Maybe you know the joke:
A customer comes into a pub and orders a beer. As he takes the first sip, he looks at the wall behind the bar and he spots a sign that say: “Tomorrow beer for free.” A smile and joy about a free beer spreads and the guest decides to come back the next day. Arriving at the bar, he sees the sign and realises …
Isn’t the same dynamic happening to new habits we want to establish?
Tomorrow I’ll control my sugar intake. Tomorrow I will do sport. Tomorrow I’ll smoke less. Tomorrow I will call a friend again. Tomorrow I’ll go to bed on time …
And so it happens that nothing happens. Because we have fallen for the morning phenomenon.
But even worse than the fact that we don’t change anything is that we lose credibility in front of our inner elephant, our subconscious – which also means ourselves.
Imagine that a good friend promises you something – e.g. to go running with you once a week. And in week 1 he cancels – “but next week is scheduled!.” Week 2 goes by and you get another cancellation, with the addition that he is so sorry. Week 3, same thing happens. How likely do you think it is to happen?
That’s what you do to yourself when you keep putting off things that are important to you. At the end, your project sits only symbolically on your calendar or to-do list – and your elephant doesn’t even twitch any more, or get any sort of enthusiasm. It won’t happen anyway.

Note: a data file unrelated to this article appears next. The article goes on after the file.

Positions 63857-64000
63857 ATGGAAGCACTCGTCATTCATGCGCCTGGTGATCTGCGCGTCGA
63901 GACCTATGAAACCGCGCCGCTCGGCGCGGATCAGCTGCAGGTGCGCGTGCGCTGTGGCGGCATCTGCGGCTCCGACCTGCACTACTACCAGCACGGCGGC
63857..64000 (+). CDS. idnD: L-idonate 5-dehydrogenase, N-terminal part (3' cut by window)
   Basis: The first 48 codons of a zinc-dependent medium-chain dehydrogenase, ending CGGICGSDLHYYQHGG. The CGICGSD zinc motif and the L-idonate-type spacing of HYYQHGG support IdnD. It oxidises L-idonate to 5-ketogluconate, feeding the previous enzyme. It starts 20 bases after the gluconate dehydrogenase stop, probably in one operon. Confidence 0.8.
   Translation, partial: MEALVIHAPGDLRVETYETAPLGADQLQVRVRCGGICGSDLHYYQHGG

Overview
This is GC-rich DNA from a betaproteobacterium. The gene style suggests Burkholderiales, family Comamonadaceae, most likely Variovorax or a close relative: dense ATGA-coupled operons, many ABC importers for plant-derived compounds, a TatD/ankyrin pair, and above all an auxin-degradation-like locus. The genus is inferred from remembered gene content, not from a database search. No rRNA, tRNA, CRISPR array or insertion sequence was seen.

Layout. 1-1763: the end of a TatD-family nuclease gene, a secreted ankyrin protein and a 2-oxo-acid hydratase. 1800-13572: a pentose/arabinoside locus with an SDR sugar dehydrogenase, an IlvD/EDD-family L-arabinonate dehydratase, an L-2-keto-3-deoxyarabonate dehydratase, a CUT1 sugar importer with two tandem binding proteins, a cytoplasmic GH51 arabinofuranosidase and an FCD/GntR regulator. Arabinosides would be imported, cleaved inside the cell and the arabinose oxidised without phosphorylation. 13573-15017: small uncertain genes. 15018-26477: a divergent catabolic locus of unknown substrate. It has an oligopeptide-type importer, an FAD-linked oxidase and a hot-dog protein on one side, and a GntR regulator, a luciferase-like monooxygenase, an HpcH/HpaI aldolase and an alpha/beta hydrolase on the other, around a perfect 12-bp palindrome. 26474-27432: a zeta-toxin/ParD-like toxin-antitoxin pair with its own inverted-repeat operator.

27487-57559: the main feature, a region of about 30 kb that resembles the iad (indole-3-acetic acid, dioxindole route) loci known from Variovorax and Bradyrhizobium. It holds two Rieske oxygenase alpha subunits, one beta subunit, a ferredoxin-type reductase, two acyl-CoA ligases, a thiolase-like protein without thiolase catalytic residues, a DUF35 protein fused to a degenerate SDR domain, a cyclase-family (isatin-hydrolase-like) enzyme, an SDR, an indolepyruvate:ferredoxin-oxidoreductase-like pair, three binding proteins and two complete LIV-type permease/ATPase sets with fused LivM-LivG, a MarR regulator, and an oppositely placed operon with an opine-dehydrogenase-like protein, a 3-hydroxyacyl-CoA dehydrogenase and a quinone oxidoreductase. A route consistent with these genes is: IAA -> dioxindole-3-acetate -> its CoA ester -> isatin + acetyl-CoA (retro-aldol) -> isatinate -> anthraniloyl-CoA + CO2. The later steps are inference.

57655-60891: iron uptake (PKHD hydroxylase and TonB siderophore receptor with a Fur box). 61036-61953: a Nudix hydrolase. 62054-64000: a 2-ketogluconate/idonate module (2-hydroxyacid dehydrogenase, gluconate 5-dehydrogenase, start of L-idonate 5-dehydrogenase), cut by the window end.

Yes, all beginnings are difficult – but
“The beginning is half of the whole.”
So that you don’t lose faith in yourself and your self-efficacy, it is important that you take action – not tomorrow, but now.
If you recognise yourself in the tomorrow phenomenon, try the following steps to get going:
- Seriously – do you really want it? Basically, the question is why something that is supposedly so important to you always has to give way to other things. If you don’t have time for your new habit, it simply means that something else has won the race for your precious time. Something else seems to have been more important to you. Was it? Did you consciously decide against what you wanted to do and for what took its place? If this happens often, it is worth asking yourself again how important your plans really are. If, for example, you regularly prefer a social evening to a sports session, perhaps simply being with friends is more important to you? What do you really want?
- Max-Med-Min: I already wrote about this in the article about being overwhelmed: choose small steps. Small steps are better than no steps! When you decide to change something, it is best to set a Max, Med and Min goal – and make sure that you achieve the Min goal. For example, if you want to change your eating habits, you can resolve to cook healthy food 5x/week (max), eat a handful of fruit 2x/day (med) or eat an apple (or other fruit you like) every day (min).
- Agile Goals: Plan in a way that withstands change. Plan concretely, but not too detailed. Running 7 km in 40 minutes every Wednesday at 5.30 pm might be a bit too detailed. What if it rains cats and dogs on Wednesday? What if you are not feeling well? What if you have to work overtime? What if you have a cool invitation on Wednesday? It would be better, for example, if you want to run regularly, to set yourself x times a week for a longer and x times for a shorter running session. Then make sure that you do the number of times per week – even if it’s only 10-15 quick minutes (see point 2) – but run!
Don’t wait for tomorrow – get your beer today!